The threshold issue the Court must decide is whether Petitioner's First Amended Motion is “second or successive” under 28 U.S.C. § 2255(h). The Antiterrorism and Effective Death Penalty Act of 1996 (AEDPA) places restrictions on the ability of a petitioner, held pursuant to a federal sentence, to file a second or successive petition for writ of habeas corpus by limiting the grounds for a second petition and requiring the petitioner to obtain authorization from the Court of Appeals before filing it. See 28 U.S.C. § 2255(h). The term “second or successive” is a habeas “term of art, ” Magwood, 561 U.S. at 332, and “does not simply refer to every § 2255 motion filed second in time to a previous § 2255 motion, ” In re Weathersby, 717 F.3d 1108, 1110 (10th Cir. 2013). Absent authorization from the Court of Appeals, a district court lacks jurisdiction to address the merits of a second or successive § 2255 motion. In re Cline, 531 F.3d 1249, 1251 (10th Cir. 2008).

         A. Petitioner's First Amended Motion is an Unauthorized Second or Successive Motion

         The parties do not dispute that Petitioner Wiseman first filed a motion to vacate or amend his sentence under 28 U.S.C. § 2255 (D.N.M. First Motion) in 2000, and that Petitioner's present First Amended Motion is second in time to that D.N.M. First Motion. But Petitioner claims that, according to the Supreme Court's decision in Magwood, the First Amended Motion is not “second or successive” at all because it is his first collateral motion attacking the Amended Judgment the District Court entered in 2002. (CV Doc. 18 at 2-4). The Government distinguishes Petitioner's case from Magwood and contends that the Amended Judgment that rendered the new sentence does not constitute a new judgment because it was not the result of a complete and new assessment of the evidence, and it left undisturbed seven of the eight counts on which Petitioner was convicted. (CV Doc. 13 at 6-7).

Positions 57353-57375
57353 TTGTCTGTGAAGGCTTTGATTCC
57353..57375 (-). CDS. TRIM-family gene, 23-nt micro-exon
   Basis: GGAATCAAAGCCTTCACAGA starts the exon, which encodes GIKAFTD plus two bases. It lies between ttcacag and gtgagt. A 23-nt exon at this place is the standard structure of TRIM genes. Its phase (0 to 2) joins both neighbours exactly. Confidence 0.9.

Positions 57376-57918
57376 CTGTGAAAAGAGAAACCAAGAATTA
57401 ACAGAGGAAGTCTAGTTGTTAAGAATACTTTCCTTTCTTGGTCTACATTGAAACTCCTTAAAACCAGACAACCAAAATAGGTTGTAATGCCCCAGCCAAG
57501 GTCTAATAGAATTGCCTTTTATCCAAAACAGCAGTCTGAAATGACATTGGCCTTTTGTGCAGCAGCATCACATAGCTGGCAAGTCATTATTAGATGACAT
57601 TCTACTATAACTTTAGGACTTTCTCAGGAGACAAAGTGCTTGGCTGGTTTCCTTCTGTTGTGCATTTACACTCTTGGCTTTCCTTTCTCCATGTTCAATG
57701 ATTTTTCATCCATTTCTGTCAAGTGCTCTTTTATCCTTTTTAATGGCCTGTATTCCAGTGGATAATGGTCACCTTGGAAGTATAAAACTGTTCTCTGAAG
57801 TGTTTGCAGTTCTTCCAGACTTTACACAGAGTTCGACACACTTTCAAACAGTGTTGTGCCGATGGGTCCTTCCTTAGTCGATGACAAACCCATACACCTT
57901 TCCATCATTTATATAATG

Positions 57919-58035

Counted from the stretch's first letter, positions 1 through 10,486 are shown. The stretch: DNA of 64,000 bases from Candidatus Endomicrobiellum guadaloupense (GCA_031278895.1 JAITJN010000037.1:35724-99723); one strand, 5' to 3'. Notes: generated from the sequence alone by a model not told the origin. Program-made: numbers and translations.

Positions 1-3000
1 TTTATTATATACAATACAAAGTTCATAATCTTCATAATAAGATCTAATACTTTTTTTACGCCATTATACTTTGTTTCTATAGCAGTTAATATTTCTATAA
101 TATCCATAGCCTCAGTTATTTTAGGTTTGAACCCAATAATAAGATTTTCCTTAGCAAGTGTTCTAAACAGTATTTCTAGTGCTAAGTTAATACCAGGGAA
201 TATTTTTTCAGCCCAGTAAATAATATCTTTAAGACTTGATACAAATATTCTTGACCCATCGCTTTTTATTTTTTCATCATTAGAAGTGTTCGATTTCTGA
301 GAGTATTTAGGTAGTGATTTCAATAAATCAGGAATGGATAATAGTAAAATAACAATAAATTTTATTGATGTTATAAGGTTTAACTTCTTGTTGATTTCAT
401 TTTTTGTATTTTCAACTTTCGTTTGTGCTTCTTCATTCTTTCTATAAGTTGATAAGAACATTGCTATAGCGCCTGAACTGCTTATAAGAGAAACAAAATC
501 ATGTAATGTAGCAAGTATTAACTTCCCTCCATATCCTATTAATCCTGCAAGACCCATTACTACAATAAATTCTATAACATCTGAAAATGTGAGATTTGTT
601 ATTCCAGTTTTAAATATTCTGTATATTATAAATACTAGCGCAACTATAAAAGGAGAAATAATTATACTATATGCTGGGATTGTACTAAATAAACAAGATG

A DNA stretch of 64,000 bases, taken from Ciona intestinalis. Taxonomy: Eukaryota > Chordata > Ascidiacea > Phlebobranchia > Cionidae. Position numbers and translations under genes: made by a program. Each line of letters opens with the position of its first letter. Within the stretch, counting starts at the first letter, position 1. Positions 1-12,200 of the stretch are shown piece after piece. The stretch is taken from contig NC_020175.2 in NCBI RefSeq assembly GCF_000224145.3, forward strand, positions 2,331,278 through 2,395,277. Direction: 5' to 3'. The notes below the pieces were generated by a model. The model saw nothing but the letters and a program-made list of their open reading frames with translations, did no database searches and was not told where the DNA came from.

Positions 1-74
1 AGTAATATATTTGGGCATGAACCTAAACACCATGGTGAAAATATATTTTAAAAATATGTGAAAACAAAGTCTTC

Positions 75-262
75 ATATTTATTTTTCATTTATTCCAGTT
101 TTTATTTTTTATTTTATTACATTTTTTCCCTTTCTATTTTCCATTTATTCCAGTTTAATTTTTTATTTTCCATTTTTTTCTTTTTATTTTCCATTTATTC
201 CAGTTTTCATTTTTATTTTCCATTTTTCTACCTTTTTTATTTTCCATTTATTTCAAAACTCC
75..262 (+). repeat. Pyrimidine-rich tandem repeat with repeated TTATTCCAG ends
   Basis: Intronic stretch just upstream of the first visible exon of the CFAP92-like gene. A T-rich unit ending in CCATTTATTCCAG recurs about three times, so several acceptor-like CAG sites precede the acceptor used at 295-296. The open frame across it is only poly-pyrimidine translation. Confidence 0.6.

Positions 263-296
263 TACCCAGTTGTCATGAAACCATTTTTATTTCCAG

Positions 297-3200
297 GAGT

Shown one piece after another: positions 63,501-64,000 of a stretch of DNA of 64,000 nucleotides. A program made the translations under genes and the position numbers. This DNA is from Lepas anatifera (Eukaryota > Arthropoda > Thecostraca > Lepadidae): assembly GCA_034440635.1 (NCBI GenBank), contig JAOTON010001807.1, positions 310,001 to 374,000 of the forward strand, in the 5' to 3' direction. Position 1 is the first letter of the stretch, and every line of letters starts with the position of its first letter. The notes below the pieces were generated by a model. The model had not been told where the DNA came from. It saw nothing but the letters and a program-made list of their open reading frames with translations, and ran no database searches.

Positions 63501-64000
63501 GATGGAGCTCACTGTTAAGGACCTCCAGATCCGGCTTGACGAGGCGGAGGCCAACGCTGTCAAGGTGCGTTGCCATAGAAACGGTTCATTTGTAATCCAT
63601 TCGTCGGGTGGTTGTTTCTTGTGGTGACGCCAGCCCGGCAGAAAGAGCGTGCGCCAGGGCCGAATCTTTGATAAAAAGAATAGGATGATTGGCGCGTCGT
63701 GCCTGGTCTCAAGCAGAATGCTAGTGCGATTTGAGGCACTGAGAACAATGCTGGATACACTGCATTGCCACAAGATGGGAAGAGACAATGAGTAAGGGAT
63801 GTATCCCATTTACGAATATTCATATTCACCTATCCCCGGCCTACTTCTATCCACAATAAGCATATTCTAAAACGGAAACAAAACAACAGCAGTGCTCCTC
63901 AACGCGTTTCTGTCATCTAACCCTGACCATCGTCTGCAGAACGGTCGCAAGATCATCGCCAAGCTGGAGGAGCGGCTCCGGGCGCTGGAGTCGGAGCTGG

In Magwood the petitioner was found guilty of murder and sentenced to death in Alabama state court. 561 U.S. at 324. Following an unsuccessful direct appeal, the petitioner filed a federal habeas petition under 28 U.S.C. § 2254.[3]Id. at 325-26. The federal district court upheld the petitioner's conviction, but vacated his death sentence and remanded to the state court for a new sentencing hearing. Id. at 326. Following a full resentencing hearing, including a new evidentiary review, the state trial court again imposed the death penalty. Id. The petitioner then filed in the federal district court a second § 2254 petition challenging his new death sentence. Id. at 328. The federal district court again conditionally granted the writ, but the Court of Appeals for the Eleventh Circuit ...